In my post on reasons to ride I give some of my reasons for riding a bike, “There are lots and lots of reasons to ride bikes. Some are health related. It’s also a terrific stress relief, and it’s good for the environment. It’s an easy way to incorporate exercise into your day. It’s good to spend more time outside. As well, it’s a sensible financial move. Driving, once you add up the costs of car payments, parking, insurance, and gas is an expensive way to get around. And I agree with all of these reasons but on their own they might not be enough to get me out the door and on my bike. What does it then? The sheer joy of cycling. On my bike I feel like I’m 12 again. Whee, zoom!”

Here are some more reasons people ride:


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cycling · fitness

Sam is a local legend (but not really)

A golden laurel wreath
Strava just emailed me to tell me that I’m the new Local Legend in town!
“You just claimed the title of Local Legend on Fry Rd Northbound.

Ironically it was right after they emailed me to say “Dethroned!” and that someone had stolen my QOM.

Local Legend is a new Strava term. QOM is about speed. Local Legend is about persistence. You get awarded the title when you have the most tries on a given segment.

“The Local Legend (LCL) achievement is awarded to the athlete who completes a given segment the most over a rolling 90-day period regardless of pace or speed. 

“With racing cancelled this year, I’ve been enjoying Strava challenges, segment hunting and going for those QOMs. So, when Strava invited me to try and bag one of their all new Local Legend crowns it was game on!”

I’m the local legend on a stretch of road in Prince Edward County. Not exactly local. That’s a good reason to visit Sarah’s family farm a lot this summer and autumn.

competition · cycling · fitness

Losing the last of my London QOMs!

A year ago I blogged about shifting my QOM focus to Guelph. See Making Strava Segment Goals for Guelph 

Sesame Street News Flash | Muppet Wiki | Fandom
Newsflash!

It hasn’t happened. The pandemic happened. I’m riding outside again but I’m been keeping speed for indoors and Zwift. I still think I don’t want to risk anything bad happening during a pandemic. I would feel like an idiot hurting myself on my bike in these circumstances. Okay, I always feel like an idiot hurting myself on my bike but the extra COVID-19 oomph puts it over the edge.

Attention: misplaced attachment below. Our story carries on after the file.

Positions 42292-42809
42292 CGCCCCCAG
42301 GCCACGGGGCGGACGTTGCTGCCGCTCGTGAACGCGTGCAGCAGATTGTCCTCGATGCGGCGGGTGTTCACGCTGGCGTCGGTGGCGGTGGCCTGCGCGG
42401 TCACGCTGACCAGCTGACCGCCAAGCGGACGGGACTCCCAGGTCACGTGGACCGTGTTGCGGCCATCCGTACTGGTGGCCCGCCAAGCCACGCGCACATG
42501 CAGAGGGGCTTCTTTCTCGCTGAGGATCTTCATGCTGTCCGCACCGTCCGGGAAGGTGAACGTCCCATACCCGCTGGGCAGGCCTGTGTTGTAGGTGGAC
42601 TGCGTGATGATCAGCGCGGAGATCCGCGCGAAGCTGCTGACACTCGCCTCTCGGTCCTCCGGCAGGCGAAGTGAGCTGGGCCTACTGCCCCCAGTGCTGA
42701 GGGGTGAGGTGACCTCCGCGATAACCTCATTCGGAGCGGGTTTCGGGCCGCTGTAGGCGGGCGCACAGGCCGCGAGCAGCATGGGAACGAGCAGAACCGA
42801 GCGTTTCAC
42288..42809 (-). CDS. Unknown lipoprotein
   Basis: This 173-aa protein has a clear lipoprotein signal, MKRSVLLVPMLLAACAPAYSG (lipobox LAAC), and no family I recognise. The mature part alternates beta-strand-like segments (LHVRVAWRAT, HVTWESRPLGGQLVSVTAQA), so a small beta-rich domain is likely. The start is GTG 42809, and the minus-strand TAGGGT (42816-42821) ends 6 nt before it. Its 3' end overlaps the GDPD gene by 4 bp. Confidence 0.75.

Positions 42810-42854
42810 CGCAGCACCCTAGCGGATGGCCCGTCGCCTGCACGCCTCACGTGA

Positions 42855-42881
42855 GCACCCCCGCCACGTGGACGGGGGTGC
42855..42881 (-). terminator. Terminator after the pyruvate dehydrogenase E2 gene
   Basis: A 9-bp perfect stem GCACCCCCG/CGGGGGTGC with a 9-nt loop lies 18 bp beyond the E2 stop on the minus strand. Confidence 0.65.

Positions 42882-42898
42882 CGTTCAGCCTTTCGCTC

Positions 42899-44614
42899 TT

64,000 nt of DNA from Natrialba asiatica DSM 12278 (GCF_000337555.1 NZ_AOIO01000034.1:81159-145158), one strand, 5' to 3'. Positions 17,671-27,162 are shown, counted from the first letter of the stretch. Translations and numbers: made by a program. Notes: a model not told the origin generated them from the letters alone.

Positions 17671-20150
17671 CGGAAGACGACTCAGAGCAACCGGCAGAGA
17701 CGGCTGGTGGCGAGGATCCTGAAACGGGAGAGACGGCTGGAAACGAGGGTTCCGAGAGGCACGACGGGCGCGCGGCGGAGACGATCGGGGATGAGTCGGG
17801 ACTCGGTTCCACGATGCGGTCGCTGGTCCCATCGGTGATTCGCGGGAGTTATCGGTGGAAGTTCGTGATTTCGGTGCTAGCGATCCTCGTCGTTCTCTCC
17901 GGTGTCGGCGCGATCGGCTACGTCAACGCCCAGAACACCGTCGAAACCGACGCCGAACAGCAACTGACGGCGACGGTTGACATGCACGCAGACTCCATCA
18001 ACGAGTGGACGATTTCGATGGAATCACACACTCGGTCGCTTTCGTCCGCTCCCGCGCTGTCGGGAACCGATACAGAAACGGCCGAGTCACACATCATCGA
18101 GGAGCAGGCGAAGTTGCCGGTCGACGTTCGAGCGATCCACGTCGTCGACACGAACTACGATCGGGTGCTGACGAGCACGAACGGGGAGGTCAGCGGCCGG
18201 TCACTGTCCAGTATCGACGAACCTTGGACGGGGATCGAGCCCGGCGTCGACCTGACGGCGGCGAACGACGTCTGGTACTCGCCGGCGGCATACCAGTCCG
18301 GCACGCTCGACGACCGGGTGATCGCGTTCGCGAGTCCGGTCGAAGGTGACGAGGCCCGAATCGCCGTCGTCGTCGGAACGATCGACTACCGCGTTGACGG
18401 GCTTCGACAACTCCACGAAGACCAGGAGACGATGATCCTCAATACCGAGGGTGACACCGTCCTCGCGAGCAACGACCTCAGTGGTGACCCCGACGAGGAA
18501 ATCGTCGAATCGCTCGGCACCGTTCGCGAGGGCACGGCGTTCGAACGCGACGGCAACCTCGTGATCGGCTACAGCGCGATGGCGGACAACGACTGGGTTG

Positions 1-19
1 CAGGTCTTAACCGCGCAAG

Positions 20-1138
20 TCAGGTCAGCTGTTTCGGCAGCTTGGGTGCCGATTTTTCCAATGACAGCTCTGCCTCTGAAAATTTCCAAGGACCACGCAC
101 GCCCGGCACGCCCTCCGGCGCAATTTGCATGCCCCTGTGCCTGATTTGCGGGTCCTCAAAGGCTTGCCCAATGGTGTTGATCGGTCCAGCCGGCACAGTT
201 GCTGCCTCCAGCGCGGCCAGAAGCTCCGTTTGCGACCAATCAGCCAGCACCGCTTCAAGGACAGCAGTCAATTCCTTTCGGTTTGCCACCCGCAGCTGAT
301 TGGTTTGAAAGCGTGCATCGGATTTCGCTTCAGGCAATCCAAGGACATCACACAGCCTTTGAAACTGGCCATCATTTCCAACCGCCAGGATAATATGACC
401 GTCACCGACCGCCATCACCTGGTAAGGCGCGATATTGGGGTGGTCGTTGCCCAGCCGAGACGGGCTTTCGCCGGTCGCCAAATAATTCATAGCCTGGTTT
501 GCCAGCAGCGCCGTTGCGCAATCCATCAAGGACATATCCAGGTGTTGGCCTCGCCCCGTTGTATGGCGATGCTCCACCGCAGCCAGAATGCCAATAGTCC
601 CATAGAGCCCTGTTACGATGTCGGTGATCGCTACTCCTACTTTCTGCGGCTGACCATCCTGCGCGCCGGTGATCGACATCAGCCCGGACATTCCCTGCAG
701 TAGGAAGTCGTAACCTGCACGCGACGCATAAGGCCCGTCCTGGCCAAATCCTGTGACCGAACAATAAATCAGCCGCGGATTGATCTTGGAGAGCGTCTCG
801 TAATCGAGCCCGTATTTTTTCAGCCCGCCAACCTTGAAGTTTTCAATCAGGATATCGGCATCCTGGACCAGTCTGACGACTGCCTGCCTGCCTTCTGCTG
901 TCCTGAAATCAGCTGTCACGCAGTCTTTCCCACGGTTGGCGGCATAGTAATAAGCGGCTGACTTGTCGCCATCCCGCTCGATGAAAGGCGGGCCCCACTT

The latest “uh oh” email–Dethroned!–tells me I lost the a London segment I’ve held as the fastest woman since 2014. I love how Strava suggests you message the rider and congratulate them. Um, no?

QoM v KoM: Strava's Genders (Guest Post) – FIT IS A FEMINIST ISSUE
I don’t know who you are but I will find you and take back my QOM.

(Update: The person took it down. Her average speed on the segment according to Strava was 67 km/hr. LIkely she left her Garmin on in the car. It happens.)

There are now just 4 London QOMs in my Strava trophy case. Mostly they’re flat and of a certain distance. This one is 800 metres. I like that distance. It’s also flat. I like that too. Though I did have one uphill, see I got an uphill QOM! But it didn’t stick for too long. I think the blog’s Kim Solga has it now!

What’s Strava?

What’s Strava? Strava is a ride/run tracking app. You can either use it on its own or share your Garmin bike computer data with it.

What’s a Strava segment? Segments are one of Strava’s coolest features. Segments are user-created, user-edited, and designate a portion of route where users can compete for time.

skitch_iphoto.export.skitch.png

What’s a QOM?

“KOM or QOM Crown: If you achieve the fastest time on a segment, you’ll receive a special crown, meaning that you are the KOM or QOM of that segment (acronyms stand for King of the Mountain and Queen of the Mountain). This crown is awarded at the time of upload if you are at that time the leader on the segment. Since Achievement Awards do not refresh in real time, even if someone later beats your time, you will still be able to see the gold crown on that activity page.